By Derek Minno-Bloom
I moved to New York City (Algonquin and Lenni Lenape Territory) in late 2003. The NYPD’s stop and frisk program was going strong. It was a time when quality of life policies and keeping the streets clean of folks experiencing homelessness were more prominent than the city’s history of movement politics and culture, but there were still some burning embers in the streets left over from the largest global protest in world history against the Iraq War on February 15, 2003.
Those embers were easily fanned when the Republican Party decided to have the Republican National Convention in New York City from August 26 to 31 in 2004. The RNC could not have come to a city less welcoming than New York City. The party clearly wanted to play off of the momentum of 9/11 and the importance of the “War on Terror” by coming to the city were it all started.
Over 30,000 NYPD officers were ordered to Manhattan to confront RNC protesters and to protect the delegates coming to the convention. There were more police in Manhattan at that time than US soldiers who were sent into Afghanistan during the beginning of Operation Enduring Freedom in 2003. NYC felt like it was under military occupation during that week of August, but as the Black Liberation Army once said, “Repression breeds resistance.” Anywhere from 500,000-800,000 people showed up to protest that week, making it the largest protest of a presidential convention ever. Protesters also set a record that week. Over 1,800 people were arrested, making it the most arrests at a convention in US her/history.
That week I got arrested three times. With hundreds of others, I was thrown into an oily boat warehouse, where we tipped over porta-potties and ripped the chain-link and barbed wire fence, which they had constructed specifically for us, out of the ground. I rode with 6,000 other Critical Mass bike riders. There were constant direct actions and rallies going on. For a while it felt like the ‘60s I had read about. Everybody was in the streets in protest. It felt like there were hundreds of banner drops, and an uncountable number of protesters got into the convention to disrupt it. A diversity of tactics was certainly seen from broken windows and arson to street theater and all kinds of civil disobedience and traffic blocking and some of the largest marches NYC has ever seen. New York City felt alive again for one week that August.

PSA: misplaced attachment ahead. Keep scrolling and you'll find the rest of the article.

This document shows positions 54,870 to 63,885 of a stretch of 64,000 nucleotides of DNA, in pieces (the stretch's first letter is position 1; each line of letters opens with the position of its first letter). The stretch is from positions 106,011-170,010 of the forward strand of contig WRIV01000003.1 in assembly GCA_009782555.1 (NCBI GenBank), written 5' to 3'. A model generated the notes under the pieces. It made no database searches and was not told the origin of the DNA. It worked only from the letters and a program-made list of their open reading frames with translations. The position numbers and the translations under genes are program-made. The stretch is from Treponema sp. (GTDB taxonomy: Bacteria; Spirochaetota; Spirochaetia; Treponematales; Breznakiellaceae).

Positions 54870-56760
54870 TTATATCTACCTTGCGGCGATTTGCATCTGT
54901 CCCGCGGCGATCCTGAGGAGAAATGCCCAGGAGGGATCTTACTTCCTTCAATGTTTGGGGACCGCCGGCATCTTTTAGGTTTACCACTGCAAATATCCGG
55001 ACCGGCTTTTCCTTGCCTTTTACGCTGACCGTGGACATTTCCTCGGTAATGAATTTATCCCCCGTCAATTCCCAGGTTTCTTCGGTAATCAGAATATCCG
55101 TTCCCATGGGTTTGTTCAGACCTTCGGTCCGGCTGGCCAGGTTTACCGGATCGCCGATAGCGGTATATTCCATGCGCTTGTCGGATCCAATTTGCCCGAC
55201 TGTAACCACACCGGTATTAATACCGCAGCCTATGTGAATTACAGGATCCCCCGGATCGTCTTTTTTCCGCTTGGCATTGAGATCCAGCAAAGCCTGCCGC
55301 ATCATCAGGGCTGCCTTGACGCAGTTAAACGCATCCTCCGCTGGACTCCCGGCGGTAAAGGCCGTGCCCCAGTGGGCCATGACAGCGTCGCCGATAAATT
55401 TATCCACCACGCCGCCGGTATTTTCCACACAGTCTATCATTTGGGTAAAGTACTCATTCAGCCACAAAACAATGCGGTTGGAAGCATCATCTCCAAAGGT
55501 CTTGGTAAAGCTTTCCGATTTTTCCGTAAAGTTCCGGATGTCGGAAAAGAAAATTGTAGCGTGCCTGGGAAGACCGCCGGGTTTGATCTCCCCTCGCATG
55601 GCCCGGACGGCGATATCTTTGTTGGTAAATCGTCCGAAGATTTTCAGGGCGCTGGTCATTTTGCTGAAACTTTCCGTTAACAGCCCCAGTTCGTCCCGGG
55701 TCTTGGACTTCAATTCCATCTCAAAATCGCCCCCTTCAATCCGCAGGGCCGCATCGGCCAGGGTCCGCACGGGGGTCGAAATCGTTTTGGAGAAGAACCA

Another amazing part of the convergence in NYC that week was that the politics of intersectionality met the practice. Still We Rise and the Poor People’s Economic Campaign marched and organized against systemic racism and classism. The AIDS Coalition to Un-Leash Power (ACT-UP) did a naked civil disobedience while chanting for the US to drop the debt of foreign countries and to reduce AIDS. The Queer Fist affinity group did a make-out sit-in in Times Square for queer and trans rights. Many groups protested global capitalism and US imperialism, while many radical groups protested the entire existence of the US as a violent and illegal settler colonial state.
There were two main goals during the RNC convergence, either to shut the convention down and send the Republicans packing or to make the RNC feel unwelcome in the NYC. We certainly accomplished the second goal. I probably have never felt as empowered as I did that week, with all two million of us who showed up to protest.
I was recently forced to look back on that RNC twelve years ago, when I received a pretty large check in 2015 from the City of New York, finally settling the last class-action lawsuit I was involved in from 2004, concerning the conditions of the holding facilities they kept us in. That convergence was what really politicized me. I truly believe that because of that convergence I am still an activist today. The memories from the collective power we all had was a glimpse that another world is possible in a US context. The anger I felt toward the NYPD’s unjust policing practices and the collective rage I felt with others against the US government during the RNC are still burning within me today. I got to deeply experience with millions of others that I was not alone, that others believed in the words of Martin Luther King Jr. when he said, “An injustice anywhere is a threat to justice everywhere.” So if you’re thinking of going out to or organizing at the RNC or the DNC this year, I highly recommend it.